Most gardeners are familiar with leopard's-bane. They are among some of the oldest cultivated 'ornamental' plants. They are mostly appreciated for their spring display, but there are a few that don't bloom until late spring or early summer. This versatile plant can be used in the border, woodland garden or rockery. This article will introduce you to this wonderful daisy.
(Editor's Note: This article was originally published on December 27, 2008. Your comments are welcome, but please be aware that authors of previously published articles may not be able to promptly respond to new questions or comments.)
Leopard's-bane or Doronicum, are among some of the oldest cultivated ‘ornamental' flowers. Of the 35 species of Doronicum, surprisingly few are commonly cultivated; yet those that are cultivated have been grown for hundreds of years. The genus is native to Eurasia, growing from open woodlands, meadows to alpine regions. Depending on the species, their heights may vary from 20 cm to over 1 m. They are among the earliest-blooming ‘daisies' in our gardens, appreciated for their numerous yellow flowers which contrast and compliment the many spring bulbs that bloom concurrently with them. Leopard's-bane are also excellent cut-flowers. Please note that all are toxic.
Perhaps the most popular species is D. orientale, aka D. caucasicum or D. cordatum. This species is the most compact, hardiest (zone 4) and among the earliest-blooming, flowering in April-May. It also has the most named cultivars. Wild forms reach 30-60 cm. Some of the named selections include ‘Magnificum' (larger flowers than typical for the species; 50 cm), ‘Finesse' (narrower petals than typical for the species; 50 cm), ‘Goldcut' (single flowers on 60 cm stems), ‘Spring Beauty' (aka ‘Fruhlingspracht'; double flowers on 30 cm stems) and ‘Little Leo' (semi-double flowers; 40 cm).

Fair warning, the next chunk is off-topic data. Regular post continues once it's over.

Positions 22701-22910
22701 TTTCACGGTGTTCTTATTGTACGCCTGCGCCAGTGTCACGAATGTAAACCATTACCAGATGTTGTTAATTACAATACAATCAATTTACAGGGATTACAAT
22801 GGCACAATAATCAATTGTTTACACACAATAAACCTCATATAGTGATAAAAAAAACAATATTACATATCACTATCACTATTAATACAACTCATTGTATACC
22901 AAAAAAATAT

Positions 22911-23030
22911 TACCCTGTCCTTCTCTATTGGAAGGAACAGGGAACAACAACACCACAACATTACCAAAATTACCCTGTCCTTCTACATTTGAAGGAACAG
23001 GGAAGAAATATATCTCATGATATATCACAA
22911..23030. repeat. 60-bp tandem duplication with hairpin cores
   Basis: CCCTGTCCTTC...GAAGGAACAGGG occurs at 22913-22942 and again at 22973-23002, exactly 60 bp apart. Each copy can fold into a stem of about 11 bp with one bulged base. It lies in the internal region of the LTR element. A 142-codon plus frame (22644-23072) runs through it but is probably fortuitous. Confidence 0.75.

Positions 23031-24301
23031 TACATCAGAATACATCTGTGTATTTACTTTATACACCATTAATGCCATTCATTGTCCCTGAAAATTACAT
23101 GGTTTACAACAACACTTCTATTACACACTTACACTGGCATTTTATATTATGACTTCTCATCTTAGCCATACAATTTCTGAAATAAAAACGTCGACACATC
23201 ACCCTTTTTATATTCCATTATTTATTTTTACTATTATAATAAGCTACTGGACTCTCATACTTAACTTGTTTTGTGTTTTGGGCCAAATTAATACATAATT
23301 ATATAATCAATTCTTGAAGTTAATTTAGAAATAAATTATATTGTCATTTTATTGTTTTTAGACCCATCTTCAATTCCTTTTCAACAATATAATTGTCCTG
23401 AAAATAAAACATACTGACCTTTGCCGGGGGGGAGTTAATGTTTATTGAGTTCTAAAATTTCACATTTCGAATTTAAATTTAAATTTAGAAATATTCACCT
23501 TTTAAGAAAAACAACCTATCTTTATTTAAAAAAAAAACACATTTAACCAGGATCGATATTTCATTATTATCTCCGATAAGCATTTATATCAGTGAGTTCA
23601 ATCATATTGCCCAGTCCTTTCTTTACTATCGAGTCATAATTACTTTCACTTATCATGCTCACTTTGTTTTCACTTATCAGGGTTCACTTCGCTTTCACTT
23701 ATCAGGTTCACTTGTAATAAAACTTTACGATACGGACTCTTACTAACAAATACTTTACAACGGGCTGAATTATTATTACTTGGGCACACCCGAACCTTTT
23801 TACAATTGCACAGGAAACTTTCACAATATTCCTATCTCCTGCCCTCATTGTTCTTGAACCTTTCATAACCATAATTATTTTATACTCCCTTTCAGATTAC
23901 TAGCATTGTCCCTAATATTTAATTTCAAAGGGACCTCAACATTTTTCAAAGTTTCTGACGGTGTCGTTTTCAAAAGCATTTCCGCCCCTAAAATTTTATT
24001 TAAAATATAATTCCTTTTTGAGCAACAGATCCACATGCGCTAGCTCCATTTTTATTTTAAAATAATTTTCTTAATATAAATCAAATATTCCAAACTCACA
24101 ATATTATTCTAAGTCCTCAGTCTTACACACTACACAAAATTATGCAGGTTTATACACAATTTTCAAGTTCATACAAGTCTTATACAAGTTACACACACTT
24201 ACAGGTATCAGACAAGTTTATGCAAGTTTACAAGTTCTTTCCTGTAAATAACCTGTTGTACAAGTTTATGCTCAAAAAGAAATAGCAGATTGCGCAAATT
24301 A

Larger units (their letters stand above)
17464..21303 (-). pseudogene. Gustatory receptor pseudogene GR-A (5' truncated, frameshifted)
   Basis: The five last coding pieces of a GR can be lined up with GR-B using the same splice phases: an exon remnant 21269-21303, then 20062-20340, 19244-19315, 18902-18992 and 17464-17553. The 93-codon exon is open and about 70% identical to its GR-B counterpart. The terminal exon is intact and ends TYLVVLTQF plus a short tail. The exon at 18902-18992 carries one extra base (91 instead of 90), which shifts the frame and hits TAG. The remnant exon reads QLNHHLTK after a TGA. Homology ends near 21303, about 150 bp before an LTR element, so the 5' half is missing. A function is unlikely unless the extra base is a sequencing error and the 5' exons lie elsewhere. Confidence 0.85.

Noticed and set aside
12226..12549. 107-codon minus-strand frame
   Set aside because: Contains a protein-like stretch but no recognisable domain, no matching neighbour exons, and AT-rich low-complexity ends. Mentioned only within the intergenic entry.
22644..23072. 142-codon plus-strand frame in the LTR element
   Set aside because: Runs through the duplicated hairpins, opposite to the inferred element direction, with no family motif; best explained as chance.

Some cultivars of D. orientale include 'Magnificum' and 'Finesse'
‘Miss Mason' is perhaps the most popular leopard's-bane. It is a very old hybrid, probably derived from D. orientale and D. columnae. Plants reach 30 to 45 cm and are among the most reliable bloomers, always prolific with their floral production of single yellow flowers.
Blooming about 2 weeks after D. orientale is D. plantagineum, a species that may reach 60 to 80 cm. This one is slightly more tender than D. orientale, rated for zone 5. Its flowers are slightly larger. ‘Strahlengold' is a mildew-resistant, very floriferous selection.
Pictured above are 'Miss Mason' (left) and D. plantagineum (right)
Giants among the leopard's-bane are D. austriacum and D. pardalianches. These are often called ‘great leopard's-bane'. Both reach about 100 cm and have distinctly fuzzy foliage. They are the last Doronicum to bloom, mostly in June but sometimes into July. They may also repeat some blooms late in summer and early fall. Like D. plantagineum, these two are also rated for zone 5.
Above are the 'great leopard's-bane', D. pardalianches and D. austriacum
More obscure species well worth growing if obtainable are D. altaicum (30 cm; the hardiest species rated for zone 2), D. clusii (35 cm; zone 5), D. grandiflorum (35 cm; zone 5) and D. glaciale (most dwarf species to 20 cm; zone 5). All of these are wonderful subjects for a sunny rockery.
Wonderful rock garden subjects are D. clusii (left) and D. glaciale (right)
The culture of leopard's-bane is quite simple. They prefer evenly moist, organic-rich soil in sun to dappled shade. Soil pH does not appear to be an issue. Under hot or dry conditions, plants will go summer-dormant. The toxic nature of these plants makes them unpalatable to rabbits and deer. Leopard's-bane are useful for borders, woodland gardens, cut-flower gardens or rockeries (the smaller species and hybrids). Plants should be dead-headed immediately after flowering. This often stimulates them to produce a few blooms later in summer or early fall, especially D. pardalianches. To maintain the most vigorous plants, they should be dug and divided every 3 to 4 years. This is best done in early autumn. Besides division, plants may also be grown readily from seed.
If you don't currently grow any leopard's-bane, then I highly recommend you consider adding them to your garden. Their bright spring display is second to none!
I would like to thank "mainer" for the use of the picture of D. orientale 'Magnificum'.
About Todd Boland
I reside in St. John's, Newfoundland, Canada. I work as a research horticulturist at the Memorial University of Newfoundland Botanical Garden. I am one of the founding members of the Newfoundland Wildflower Society and the current chair of the Newfoundland Rock Garden Society. My garden is quite small but I pack it tight! Outdoors I grow mostly alpines, bulbs and ericaceous shrubs. Indoors, my passion is orchids. When not in the garden, I'm out bird watching, a hobby that has gotten me to some lovely parts of the world.